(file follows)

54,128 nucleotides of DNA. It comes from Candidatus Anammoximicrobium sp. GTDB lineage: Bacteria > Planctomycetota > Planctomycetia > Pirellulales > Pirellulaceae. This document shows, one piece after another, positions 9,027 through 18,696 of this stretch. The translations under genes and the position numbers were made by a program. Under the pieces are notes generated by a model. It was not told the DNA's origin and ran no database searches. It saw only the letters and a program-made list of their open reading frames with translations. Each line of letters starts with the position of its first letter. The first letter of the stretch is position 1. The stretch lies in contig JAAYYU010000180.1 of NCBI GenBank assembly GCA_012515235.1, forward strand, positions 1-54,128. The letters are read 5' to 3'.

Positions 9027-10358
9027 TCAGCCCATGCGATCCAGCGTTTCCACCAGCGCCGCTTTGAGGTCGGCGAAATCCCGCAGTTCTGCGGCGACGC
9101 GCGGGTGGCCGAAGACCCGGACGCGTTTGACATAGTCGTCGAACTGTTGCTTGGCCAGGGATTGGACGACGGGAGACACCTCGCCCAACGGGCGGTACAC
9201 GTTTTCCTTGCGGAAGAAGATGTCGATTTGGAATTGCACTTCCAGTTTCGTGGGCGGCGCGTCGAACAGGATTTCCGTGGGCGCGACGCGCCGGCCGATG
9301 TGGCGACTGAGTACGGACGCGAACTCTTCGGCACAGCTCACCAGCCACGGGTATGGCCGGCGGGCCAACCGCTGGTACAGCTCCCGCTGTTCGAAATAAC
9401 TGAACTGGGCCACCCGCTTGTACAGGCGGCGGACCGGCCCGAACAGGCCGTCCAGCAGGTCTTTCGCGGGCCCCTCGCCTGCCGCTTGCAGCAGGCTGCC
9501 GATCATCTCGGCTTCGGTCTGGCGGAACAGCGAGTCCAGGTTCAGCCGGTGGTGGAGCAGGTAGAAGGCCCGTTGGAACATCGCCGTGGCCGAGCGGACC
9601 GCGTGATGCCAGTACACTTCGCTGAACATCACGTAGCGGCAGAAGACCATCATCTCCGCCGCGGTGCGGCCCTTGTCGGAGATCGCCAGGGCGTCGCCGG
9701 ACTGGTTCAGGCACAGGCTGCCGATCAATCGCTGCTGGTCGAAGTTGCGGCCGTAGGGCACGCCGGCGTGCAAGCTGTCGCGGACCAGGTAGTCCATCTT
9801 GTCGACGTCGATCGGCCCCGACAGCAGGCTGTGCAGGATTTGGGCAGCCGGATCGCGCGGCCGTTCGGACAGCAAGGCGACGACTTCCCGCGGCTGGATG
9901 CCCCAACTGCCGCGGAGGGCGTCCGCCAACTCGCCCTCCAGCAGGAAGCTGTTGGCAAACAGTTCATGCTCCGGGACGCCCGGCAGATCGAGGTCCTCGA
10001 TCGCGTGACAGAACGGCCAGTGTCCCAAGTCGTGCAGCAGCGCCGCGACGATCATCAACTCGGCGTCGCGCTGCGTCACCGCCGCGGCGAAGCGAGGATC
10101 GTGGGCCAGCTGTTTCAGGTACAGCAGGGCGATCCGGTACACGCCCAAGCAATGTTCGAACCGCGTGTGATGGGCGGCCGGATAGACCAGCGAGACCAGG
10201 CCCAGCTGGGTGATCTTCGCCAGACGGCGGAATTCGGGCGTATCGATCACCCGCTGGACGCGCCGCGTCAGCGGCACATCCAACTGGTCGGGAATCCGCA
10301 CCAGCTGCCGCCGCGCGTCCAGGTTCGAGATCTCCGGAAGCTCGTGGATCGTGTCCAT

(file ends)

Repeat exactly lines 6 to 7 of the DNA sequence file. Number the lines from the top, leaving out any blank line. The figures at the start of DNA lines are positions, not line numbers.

9301 TGGCGACTGAGTACGGACGCGAACTCTTCGGCACAGCTCACCAGCCACGGGTATGGCCGGCGGGCCAACCGCTGGTACAGCTCCCGCTGTTCGAAATAAC
9401 TGAACTGGGCCACCCGCTTGTACAGGCGGCGGACCGGCCCGAACAGGCCGTCCAGCAGGTCTTTCGCGGGCCCCTCGCCTGCCGCTTGCAGCAGGCTGCC